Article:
Richard Dawkins is a popular British biologist, famous for his advocacy of evolution and atheism. His previous works, such as The Selfish Gene and The Blind Watchmaker, have focused on evolution. But in his new popular work, The God Delusion, Dawkins focuses on a different topic.
The God Delusion actually tries to accomplish three goals: (1) demonstrate that God does not (or, at least, very probably does not) exist, (2) construct an evolutionary theory for the development of religion and morality, and (3) show that religion is and has been harmful and the world would be better off without it. Needless to say, this is an ambitious project, and one which Dawkins fails to satisfy.
Chapters 2-4 address the existence of God. In the second chapter, Dawkins clarifies “The God Hypothesis,” claiming that it is a scientific hypothesis that can and should be tested. In chapter 3, Dawkins attempts to disprove arguments for God’s existence. Unfortunately, the chapter fails to address the most recent, relevant arguments. Although he spends a couple pages trying to refute Aquinas’ Five Ways, he gives no airtime to the Kalam Cosmological Argument, which has recently become quite popular and which I think is the single best argument for God’s existence. He also discusses the ontological argument (though he devotes more space to insulting it than refuting it). And although I am not a big proponent of the ontological argument, once again Dawkins fails the test of relevancy, as he does not discuss the much more recent version of the argument proposed by Alvin Plantinga (see here for a brief exposure to different forms of the ontological argument). The chapter is very short, and deals primarily with positively bad arguments such as The Argument from Religiously Admired Scientists. He also devotes a few pages to the argument from scripture, which consists of his tragically insufficient attempt to refute the Bible. Dawkins is no historian or textual critic, but he confidently asserts things without so much as a citation. In sum, Dawkins fails to deal with the most relevant arguments for God’s existence, so even if everything written in the third chapter were true, the evidence for God’s existence would still be very strong.
The fourth chapter deals with another extremely powerful argument for God’s existence- the argument from design. However, even if one grants evolution, we are still left wondering how life began and how the universe (finely tuned for life) began. Dawkins’ response to the question of life’s origin is curious. He claims that there might be billions and billions of planets in the universe, and so it is not that unlikely that at least one of them has life. However, this logic is flawed. Since Dawkins gives no estimate of the probability of life’s abiogenesis by natural means, increasing the number of potential planets to 100 billion does not clearly help very much. If the odds of life originating are 1,000,000 trillion to one, then the fact that there are “only” 100 billion hospitable planets will not help the case for atheism much. Furthermore, Dawkins seems to assume that there are billions upon billions of life-hospitable planets in the universe. This hypothesis is far from proven, and many scientists have argued that, to the contrary, hospitable planets are extraordinarily rare. In essence, Dawkins’ reply to the problem of abiogenesis is to increase the probabilistic resources in an ad hoc fashion, and then merely assume that it is probable.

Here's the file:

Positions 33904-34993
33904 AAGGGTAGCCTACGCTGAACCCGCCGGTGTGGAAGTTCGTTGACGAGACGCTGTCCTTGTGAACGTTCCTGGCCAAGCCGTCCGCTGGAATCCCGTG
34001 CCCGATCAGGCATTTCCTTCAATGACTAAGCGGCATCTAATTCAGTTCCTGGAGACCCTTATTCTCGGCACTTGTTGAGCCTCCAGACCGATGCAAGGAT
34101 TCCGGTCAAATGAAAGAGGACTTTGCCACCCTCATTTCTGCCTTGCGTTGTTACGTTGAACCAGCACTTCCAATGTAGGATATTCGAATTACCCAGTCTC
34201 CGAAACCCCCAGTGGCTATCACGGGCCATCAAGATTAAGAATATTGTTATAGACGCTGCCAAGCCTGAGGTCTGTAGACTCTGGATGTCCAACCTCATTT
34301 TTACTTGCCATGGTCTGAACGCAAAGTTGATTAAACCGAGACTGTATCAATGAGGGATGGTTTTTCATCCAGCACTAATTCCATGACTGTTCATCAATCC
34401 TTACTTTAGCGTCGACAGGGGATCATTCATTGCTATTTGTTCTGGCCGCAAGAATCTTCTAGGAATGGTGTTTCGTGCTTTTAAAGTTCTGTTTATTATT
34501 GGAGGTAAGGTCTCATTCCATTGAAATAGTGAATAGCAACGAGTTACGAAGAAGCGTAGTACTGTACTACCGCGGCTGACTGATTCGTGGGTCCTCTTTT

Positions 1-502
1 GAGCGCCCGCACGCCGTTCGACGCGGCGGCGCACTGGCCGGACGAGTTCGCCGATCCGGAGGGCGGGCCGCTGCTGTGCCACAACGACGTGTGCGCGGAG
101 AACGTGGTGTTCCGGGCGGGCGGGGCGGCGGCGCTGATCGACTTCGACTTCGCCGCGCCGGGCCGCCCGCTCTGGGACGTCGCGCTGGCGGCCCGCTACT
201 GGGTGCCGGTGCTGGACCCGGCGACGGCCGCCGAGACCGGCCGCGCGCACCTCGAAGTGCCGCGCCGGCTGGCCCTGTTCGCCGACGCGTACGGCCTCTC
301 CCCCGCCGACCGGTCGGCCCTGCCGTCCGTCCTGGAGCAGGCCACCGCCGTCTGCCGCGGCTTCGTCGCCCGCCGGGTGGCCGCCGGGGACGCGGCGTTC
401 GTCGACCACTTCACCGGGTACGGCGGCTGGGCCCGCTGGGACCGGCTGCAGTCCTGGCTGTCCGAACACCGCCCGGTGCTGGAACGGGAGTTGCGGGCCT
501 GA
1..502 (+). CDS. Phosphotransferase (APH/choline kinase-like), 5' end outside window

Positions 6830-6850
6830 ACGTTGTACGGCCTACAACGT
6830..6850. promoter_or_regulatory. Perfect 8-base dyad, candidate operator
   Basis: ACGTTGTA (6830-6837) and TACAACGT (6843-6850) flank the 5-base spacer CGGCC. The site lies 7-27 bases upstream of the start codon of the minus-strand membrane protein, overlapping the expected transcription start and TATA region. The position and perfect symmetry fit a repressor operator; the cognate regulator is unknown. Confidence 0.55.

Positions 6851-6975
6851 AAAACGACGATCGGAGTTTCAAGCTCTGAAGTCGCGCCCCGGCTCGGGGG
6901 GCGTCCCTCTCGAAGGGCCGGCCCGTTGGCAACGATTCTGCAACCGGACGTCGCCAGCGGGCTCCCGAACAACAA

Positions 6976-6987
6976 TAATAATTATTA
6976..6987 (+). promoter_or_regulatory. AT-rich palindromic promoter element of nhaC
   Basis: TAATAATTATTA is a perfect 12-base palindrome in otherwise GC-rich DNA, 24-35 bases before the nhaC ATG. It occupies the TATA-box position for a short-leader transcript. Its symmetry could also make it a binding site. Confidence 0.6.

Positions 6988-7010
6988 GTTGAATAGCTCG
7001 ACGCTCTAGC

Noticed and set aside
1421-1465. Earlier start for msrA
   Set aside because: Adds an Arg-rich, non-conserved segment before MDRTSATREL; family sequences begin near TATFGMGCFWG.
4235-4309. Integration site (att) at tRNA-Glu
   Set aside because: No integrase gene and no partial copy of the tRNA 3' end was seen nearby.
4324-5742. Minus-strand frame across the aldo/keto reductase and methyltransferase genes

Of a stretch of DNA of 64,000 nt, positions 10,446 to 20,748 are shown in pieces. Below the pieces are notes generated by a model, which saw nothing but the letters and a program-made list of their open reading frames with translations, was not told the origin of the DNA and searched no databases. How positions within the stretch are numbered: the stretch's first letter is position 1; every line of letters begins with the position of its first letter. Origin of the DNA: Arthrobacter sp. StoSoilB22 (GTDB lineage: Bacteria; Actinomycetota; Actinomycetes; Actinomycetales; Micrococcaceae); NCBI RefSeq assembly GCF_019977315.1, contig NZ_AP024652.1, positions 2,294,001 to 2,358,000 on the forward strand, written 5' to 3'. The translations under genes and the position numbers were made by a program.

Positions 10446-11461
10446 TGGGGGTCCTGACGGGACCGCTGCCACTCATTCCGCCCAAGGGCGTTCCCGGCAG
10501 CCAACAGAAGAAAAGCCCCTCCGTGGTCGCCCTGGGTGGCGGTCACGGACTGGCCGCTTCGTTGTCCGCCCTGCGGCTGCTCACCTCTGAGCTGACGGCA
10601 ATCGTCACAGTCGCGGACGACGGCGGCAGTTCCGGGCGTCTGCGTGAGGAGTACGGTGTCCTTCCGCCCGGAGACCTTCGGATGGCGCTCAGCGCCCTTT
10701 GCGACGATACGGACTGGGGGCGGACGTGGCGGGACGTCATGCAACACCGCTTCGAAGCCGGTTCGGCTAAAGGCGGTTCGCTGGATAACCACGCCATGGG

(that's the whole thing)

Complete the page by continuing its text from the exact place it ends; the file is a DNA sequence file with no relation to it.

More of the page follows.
His response to the bigger question of why our universe is fine tuned for life is even weaker. He speculates that there “might be” multiple universes, mentioning Lee Smolin’s hypothesis of black hole universe creation. Dawkins hopes that a multi-verse theory like Smolin’s may explain the existence of our own fine-tuned universe by means of some sort of natural selection process. But Dawkins provides no evidence for a multi-verse, much less one with selecting properties. He merely hopes that Darwinian “consciousness-raising” will cause us to think that there is one. Dawkins’ response to the teleological argument resorts to wishful thinking, not sound science or philosophy.
How well does Dawkins accomplish his second goal of explaining religion and morality? I found the fifth and sixth chapters, which discuss this issue, quite interesting. I think he does a good job explaining the possible development of religion and morality. However, I find such a goal, if interesting, to be rather useless. There is almost no conceivable human behavior that could not be justified by some sort of Darwinian explanation. The fact that Dawkins can propose some sort of naturalistic account of religion or morality is not at all surprising, and does nothing to undermine religion in general or Christianity in particular.
What about Dawkins’ last goal, to show that religion is harmful? Once again, the fact that religion has been abused in the past, and continues to be used for evil purposes, does nothing to undermine Christianity. But his chapters on biblical morality are full of bluster and completely absent of scholarship.
Richard Dawkins tried to accomplish too much with this book, but in the end accomplished almost nothing. He failed to address relevant arguments for God’s existence, much less refute them, and committed basic philosophical blunders that destroyed his attempt to refute the design argument. If God is actually a delusion, then Richard Dawkins surely hasn’t shown it.
For more on The God Delusion, see these articles:
1. The Evolution of Belief? This article analyzes attempts to demonstrate that religious belief has an evolutionary explanation, especially including ideas found in Dawkins’ book.
2. Dawkins’ Central Argument. This article focuses particularly on Dawkins’ argument for the nonexistence of God based on the evolutionary explanation of life.